“It’s been very pleasurable in the sense that – and this is rare – but sometimes you get periods where everything you try sounds – well, I wouldn’t like to say effortless, but it all adds up. And then there’s other times where you think ‘Jesus, this just isn’t adding up’ and you’re pulling your hair out. But this album has been one of those times where it’s sounded good the whole way along, and obviously I’d much rather have it that way.”

The way that he and Burchill write songs may have altered over the years, but essentially, he says, they are the same teenagers trying to cobble together a decent tune.

“What it boils down to is that we look for a melody and we look for a lyric, and we look for an atmosphere and an emotion, and we try to concoct a song out of all of those ingredients,” he says. “We record it, and we take it around the world and play the billy-o out of it. That’s still what we’re doing, and it’s what we’ve been doing since we were 18.

“Okay, the gear and the technology are different; Charlie might send me an MP3 and I might be in southern Italy, and he might be in Alaska, but the actual essence is still the same. And thank God for that, because we’re still able to recognise what we do and why we still do it.”

Accept no substitutions
The band are closing in on their 40th anniversary and show no signs of calling it a day, but even if they were, Kerr doubts whether there is a young band who could take on the mantle – although he does make a concession for Baltimore’s Future Islands, who make him “want to jump around”.

“I should be nice and say ‘Oh yeah, everyone could’,” he chuckles. “But we’re from a time and place with certain values and sounds and I don’t think you can build that again. We were Cold War kids to begin with.

“I was reading just now – not that they’re any spring chickens – but Manic Street Preachers have got a brand new album. And they’ve been great supporters of us and have talked about us a lot, and apparently the new album reflects on our album Empires and Dance.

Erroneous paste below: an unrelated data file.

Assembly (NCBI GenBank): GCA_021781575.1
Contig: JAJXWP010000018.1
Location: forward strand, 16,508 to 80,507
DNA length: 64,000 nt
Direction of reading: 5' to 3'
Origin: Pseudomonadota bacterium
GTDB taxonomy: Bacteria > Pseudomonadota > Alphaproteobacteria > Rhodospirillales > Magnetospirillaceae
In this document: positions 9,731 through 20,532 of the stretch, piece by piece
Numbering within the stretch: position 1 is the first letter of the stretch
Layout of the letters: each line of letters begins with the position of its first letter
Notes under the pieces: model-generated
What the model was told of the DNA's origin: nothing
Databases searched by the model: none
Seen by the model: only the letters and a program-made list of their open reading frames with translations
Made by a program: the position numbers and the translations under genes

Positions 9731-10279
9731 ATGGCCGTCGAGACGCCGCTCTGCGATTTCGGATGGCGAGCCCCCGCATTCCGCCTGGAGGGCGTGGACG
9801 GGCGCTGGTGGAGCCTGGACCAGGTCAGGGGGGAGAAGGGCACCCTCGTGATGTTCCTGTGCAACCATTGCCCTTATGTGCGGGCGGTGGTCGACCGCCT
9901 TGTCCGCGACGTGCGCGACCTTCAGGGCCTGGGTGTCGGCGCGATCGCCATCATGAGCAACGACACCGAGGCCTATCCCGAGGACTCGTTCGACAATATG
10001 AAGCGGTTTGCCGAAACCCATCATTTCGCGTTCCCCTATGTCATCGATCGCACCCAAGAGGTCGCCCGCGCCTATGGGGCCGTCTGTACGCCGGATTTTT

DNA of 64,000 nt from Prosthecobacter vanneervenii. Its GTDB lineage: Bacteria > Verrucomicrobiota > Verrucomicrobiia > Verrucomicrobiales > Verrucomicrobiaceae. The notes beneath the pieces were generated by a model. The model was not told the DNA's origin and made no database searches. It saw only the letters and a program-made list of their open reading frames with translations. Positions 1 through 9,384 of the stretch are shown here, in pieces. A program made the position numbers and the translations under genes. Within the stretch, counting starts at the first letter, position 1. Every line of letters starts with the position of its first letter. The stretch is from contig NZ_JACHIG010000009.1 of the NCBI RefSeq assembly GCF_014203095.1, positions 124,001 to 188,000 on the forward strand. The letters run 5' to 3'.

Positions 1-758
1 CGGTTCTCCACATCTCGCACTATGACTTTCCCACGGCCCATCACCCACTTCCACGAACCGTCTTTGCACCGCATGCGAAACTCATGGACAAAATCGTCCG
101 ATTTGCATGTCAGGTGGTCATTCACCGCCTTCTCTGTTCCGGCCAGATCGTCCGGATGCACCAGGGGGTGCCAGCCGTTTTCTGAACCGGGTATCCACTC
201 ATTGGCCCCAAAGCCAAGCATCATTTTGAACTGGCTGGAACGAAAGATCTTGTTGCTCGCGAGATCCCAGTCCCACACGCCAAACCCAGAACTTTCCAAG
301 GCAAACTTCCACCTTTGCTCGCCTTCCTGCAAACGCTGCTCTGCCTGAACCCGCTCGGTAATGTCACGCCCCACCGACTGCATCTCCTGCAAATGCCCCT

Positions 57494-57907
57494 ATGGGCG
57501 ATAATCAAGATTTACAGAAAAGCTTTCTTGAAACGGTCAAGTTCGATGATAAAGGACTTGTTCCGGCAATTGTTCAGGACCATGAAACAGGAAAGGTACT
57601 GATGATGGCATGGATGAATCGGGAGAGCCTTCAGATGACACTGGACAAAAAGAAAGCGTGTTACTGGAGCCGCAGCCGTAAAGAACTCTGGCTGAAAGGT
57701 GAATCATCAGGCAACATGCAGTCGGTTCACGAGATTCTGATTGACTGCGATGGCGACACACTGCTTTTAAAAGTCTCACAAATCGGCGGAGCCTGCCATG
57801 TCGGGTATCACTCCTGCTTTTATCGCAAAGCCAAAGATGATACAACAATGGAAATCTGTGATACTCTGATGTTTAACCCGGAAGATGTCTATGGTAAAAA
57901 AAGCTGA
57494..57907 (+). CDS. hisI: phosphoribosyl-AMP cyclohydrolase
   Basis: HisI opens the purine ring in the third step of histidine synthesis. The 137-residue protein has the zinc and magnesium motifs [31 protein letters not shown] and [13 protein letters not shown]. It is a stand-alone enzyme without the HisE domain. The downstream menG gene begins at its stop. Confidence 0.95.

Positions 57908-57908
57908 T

“Someone said to me ‘I wonder if you could do that’, and I said ‘No, you couldn’t do that [album again]’, because we were going through the Berlin Wall, we were watching Tiananmen Square, we put up with Thatcher. We came from parents that were a war generation. All that is part of our music as well, and that’s the genetics. The melody and all that stuff is incidental.”

After such a long period in the business and with that 40th milestone on the horizon, Kerr (55) has taken time to reflect on his career with Simple Minds recently. Although he branched out with a solo album in 2010, it is clearly his work with the band that he is most proud of.

“We made a lot of people happy, y’know?,” he says, shrugging. “I was doing some interviews yesterday and a question that came up a lot was ‘What’s the best minute of the live set? What song do you enjoy playing the most?’ And I said ‘I enjoy the last one, because I’m going to get something to eat soon’,” he says, chuckling.

“But seriously, that’s when you look out, and usually – 99 times out of 100 – people are jumping up and down, and they’re happy. There’s a feeling of satisfaction, that it all worked. There’s a lot more people involved in it than us, and that net result is, I guess, what I’m most proud of. That’s why you keep doing it.”

Simple Minds play Electric Picnic, Stradbally, Co Laois, August 29th-31st